If you’ve typed the words “I feel” or “I am feeling” on a blog in the past three years, chances are your feelings have been tracked. Not by a government but by wefeelfine.org, the work of computer scientist Jonathan Harris and Google engineer Sep Kamvar. Their system captures sentences containing the words “I feel” or “I am feeling” and scans them to see if the sentences fit into one of 5,000 pre-identified categories. Where possible, the age, gender, and location of the blogger are also recorded. If a location is available, the local weather at the time of the post is recorded.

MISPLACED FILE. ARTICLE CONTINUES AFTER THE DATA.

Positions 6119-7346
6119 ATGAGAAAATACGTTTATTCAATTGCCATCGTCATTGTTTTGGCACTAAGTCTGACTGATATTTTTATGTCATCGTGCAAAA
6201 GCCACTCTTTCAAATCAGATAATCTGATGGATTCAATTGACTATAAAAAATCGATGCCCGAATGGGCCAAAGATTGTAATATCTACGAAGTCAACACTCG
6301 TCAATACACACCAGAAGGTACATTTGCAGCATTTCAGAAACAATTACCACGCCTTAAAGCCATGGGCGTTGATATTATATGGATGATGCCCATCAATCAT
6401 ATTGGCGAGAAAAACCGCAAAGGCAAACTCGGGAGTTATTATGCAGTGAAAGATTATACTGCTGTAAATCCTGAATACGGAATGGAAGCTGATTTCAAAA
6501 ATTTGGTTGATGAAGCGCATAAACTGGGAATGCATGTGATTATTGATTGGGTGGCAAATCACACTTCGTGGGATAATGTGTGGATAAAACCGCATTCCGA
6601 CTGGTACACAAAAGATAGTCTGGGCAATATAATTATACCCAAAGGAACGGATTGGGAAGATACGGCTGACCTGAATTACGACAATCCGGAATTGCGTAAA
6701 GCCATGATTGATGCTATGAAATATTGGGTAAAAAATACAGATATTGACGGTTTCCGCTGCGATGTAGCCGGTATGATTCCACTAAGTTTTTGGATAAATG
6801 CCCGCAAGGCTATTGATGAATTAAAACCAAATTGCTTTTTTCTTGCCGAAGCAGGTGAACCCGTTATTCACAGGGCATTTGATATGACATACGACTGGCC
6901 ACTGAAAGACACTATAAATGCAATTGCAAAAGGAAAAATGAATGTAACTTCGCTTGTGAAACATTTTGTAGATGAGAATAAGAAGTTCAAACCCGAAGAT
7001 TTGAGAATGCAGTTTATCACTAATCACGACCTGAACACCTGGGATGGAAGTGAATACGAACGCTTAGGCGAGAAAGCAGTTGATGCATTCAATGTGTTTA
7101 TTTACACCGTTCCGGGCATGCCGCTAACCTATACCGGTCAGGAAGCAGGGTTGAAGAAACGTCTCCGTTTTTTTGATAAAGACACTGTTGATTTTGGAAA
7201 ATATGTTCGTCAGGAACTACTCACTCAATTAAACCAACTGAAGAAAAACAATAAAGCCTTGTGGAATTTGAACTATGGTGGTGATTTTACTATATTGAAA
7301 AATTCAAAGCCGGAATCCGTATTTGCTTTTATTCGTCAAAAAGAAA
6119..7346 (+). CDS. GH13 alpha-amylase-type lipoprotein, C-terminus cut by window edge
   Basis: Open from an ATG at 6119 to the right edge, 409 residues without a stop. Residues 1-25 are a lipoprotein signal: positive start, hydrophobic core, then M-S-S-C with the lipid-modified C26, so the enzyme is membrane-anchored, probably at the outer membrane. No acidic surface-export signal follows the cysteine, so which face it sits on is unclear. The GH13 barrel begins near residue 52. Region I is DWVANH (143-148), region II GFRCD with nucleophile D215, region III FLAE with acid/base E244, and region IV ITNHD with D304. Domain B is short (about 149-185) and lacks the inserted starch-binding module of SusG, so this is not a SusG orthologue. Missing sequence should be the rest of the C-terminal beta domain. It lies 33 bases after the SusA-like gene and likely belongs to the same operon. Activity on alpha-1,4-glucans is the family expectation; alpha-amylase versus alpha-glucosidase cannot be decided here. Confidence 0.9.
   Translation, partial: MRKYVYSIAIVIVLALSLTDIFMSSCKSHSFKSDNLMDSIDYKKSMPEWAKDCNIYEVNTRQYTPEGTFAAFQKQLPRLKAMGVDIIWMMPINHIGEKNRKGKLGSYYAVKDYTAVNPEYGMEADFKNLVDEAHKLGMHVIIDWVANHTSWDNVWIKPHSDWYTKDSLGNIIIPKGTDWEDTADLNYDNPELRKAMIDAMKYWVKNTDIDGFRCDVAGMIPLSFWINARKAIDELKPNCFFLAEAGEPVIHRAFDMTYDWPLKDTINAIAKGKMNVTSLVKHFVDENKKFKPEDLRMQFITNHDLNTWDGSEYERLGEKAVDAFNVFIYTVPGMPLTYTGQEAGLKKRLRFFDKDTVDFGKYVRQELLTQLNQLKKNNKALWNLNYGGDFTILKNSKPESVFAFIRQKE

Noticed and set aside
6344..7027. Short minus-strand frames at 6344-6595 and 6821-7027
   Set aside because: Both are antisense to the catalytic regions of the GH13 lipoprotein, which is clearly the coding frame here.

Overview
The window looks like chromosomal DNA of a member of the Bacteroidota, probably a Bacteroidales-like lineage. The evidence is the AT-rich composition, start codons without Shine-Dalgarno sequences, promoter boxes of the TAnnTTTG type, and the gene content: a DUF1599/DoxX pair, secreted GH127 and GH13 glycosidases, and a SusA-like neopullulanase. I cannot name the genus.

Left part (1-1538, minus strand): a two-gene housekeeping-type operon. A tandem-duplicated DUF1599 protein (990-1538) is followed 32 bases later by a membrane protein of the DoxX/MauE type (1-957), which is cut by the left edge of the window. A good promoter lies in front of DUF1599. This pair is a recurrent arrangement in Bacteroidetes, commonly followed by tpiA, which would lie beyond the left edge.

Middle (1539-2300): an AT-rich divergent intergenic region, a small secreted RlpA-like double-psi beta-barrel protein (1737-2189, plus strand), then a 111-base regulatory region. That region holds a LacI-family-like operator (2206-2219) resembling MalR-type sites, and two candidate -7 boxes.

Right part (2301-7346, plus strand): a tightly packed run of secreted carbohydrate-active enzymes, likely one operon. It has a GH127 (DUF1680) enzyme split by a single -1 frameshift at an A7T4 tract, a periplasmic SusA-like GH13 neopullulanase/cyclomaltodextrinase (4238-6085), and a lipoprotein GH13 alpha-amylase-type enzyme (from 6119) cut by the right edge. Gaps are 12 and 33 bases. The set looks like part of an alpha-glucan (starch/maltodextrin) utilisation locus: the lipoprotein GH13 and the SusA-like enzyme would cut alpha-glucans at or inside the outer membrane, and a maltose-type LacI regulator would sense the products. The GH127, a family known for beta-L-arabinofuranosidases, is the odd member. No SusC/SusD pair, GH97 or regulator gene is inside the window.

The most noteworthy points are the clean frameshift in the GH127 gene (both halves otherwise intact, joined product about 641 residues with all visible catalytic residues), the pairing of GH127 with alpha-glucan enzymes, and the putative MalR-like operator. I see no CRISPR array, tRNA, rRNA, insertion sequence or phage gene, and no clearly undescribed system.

According to the We Feel Fine mission page, their database of several million feelings increases by 15,000 to 20,000 new feelings each day.
The data is displayed in six unique formats; madness, murmurs, montage, mobs, metrics, and mounds. Mounds reveal how many people are feeling good, bad, ugly, or any of over 3,400 common feelings. Did you post about feeling “comfortable” in the past few days? So did 16,552 other people. If you wrote that you felt “flaky” you’re one of only twenty. 70% of these flaky feelings were written in sunny weather and 20% under cloudy skies (A location was not available for the remaining 10%).
The thought of separate but collective feelings inspires me to say, wefeelfine.org is pretty cool.
However you choose to describe your feelings, you’re not alone.